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42NADFAS REVIEW / SUMMER 2011www.nadfas.org.ukLeft:Therestorationbrought new life to the Watts GalleryAbove:Watts'sportrait ofVirginiaDalrymple andthe green velvetdress seen inthe paintingRight:GFWatts's iconicpainting, Hope,inspiredtheprojectNational treasureThe long-awaited opening of the Watts Gallery in Compton takes place in June this year, allowing GF Watts's visionary works to be viewed in the setting they deserve. Curator Mark Billsexplains why the two-year closure was necessary and how NADFAS volunteers helped make it as painless as possible The Watts Gallery in Compton,Surrey, first opened its doors tothe public on 1 April 1904. Theartist George Frederic Watts OM RA(1817-1904), whose work it had beendesigned to permanently display, hadlived to see it thrive for only threemonths before dying on 1 July 1904. Inthat time, he expressed a certainfrustration that it was not bigger andcould not hold all the works he hadwished. As a result, his widow MarySeton Watts (1849-1938) sent thecollection on a memorial exhibition tourof Britain and Ireland, taking theopportunity created by the collection'sdeparture to significantly extend thebuilding by adding a large new galleryfor paintings and a further extension tohouse Watts's monumental sculptures,Physical Energyand Tennyson. Thegallery reopened with its new spaces togreat acclaim in 1906. Exactly 100 yearslater in 2006, the Watts Gallery closedits doors for only the second time in itsWATTS GALLERYhistory. The collection was sent to othergalleries for exhibition while buildersworked on the restoration and theextension of the display space, whichwould allow much more of the collectionto be seen. On 1 April 2011, the first ofthe collection returned to the building,an historic moment for this uniquenational gallery in the heart of a village. Mary's death in 1938 signalled a verylow point for GF Watts and the WattsGallery. Watts's reputation, like those ofhis fellow eminent Victorians, hadreached an all-time low and the death ofhis widow also saw the death of hisgreatest and most effective champion. Inthis year, the Watts room at the Tate - apermanent gallery which had existed forover 40 years - was disassembled. Hislibrary and some pictures were sold bythe Watts Trust and the gallery wasredecorated to remove what wasperceived to be its Victorianoppressiveness and ugliness. After that,the building began to feel the effects oftime: the roof deteriorated and rain beganto seep in. The electrics stuttered andthe paintings accumulated dirt, while thecoldness of the gallery is rememberedby all who visited in winter. Clearlysomething had to be done to preservethis national treasure. The Hope project was formed usingthe potent symbol of Watts's iconicpainting as its title. Because many peoplehad been inspired by the figure of theblindfolded young women plucking at aremaining string after all the others hadbroken, the project sought to bring newlife to the gallery and awaken the originalvision of its founders. It became a majorHeritage Lottery Fund project when itwas awarded £4.9 million of Lotteryfunds and a project team was formed. In terms of the collection, plans had tobe made for its move into storage and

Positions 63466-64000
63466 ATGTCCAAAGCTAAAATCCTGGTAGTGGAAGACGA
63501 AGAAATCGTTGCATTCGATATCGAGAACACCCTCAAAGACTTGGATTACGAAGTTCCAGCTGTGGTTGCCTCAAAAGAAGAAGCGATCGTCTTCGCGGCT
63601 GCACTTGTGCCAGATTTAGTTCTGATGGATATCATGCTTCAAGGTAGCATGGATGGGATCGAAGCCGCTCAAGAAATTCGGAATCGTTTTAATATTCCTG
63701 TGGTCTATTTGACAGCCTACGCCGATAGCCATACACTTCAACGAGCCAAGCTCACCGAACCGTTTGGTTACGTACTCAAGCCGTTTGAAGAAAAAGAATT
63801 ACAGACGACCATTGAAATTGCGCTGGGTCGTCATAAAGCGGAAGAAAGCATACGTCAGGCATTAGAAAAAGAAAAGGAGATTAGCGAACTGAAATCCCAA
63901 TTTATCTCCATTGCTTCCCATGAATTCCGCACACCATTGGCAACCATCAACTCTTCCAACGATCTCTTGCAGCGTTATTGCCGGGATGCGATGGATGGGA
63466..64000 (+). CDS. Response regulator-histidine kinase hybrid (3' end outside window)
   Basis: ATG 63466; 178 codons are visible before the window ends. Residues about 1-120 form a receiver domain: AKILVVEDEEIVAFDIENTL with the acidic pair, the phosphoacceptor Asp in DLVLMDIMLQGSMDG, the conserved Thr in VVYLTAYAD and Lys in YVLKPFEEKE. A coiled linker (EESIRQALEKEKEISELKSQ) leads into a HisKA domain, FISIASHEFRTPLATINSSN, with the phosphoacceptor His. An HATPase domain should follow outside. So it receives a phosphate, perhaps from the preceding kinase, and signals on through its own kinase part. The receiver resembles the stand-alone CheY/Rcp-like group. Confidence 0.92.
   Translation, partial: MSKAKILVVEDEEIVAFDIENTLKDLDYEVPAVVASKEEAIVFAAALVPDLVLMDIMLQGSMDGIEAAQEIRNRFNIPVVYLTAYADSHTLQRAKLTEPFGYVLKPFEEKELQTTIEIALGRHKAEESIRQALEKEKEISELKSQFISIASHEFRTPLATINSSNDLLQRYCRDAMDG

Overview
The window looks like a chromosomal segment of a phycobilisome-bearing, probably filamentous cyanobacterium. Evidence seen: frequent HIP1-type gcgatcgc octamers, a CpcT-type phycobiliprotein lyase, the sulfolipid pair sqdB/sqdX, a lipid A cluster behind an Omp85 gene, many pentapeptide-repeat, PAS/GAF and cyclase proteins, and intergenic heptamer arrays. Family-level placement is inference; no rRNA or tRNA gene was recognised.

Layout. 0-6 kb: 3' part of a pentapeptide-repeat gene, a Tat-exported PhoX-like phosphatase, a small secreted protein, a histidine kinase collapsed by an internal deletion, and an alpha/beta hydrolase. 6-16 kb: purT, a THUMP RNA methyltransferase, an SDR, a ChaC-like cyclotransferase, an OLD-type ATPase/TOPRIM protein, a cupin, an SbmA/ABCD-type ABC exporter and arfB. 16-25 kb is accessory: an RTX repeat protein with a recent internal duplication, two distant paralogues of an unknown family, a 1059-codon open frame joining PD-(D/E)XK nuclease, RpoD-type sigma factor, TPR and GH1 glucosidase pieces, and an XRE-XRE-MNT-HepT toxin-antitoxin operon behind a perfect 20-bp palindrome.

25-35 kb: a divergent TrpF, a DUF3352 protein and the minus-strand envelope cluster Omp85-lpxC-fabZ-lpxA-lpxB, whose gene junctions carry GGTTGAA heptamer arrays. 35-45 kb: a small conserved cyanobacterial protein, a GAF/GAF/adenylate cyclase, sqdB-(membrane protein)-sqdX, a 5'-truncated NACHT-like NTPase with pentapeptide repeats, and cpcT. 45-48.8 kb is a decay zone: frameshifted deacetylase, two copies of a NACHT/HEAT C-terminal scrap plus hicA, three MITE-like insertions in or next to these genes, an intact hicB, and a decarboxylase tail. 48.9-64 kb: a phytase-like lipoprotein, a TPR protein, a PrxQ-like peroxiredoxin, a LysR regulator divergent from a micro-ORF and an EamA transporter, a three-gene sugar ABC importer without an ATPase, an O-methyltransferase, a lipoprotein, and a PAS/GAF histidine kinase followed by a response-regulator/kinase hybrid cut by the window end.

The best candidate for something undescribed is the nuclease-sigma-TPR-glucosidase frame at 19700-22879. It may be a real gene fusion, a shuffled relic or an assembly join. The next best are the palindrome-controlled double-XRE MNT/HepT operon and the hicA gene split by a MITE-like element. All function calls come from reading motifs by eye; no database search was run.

www.nadfas.org.ukNADFAS REVIEW / SUMMER 201143HOLBOURNE MUSEUM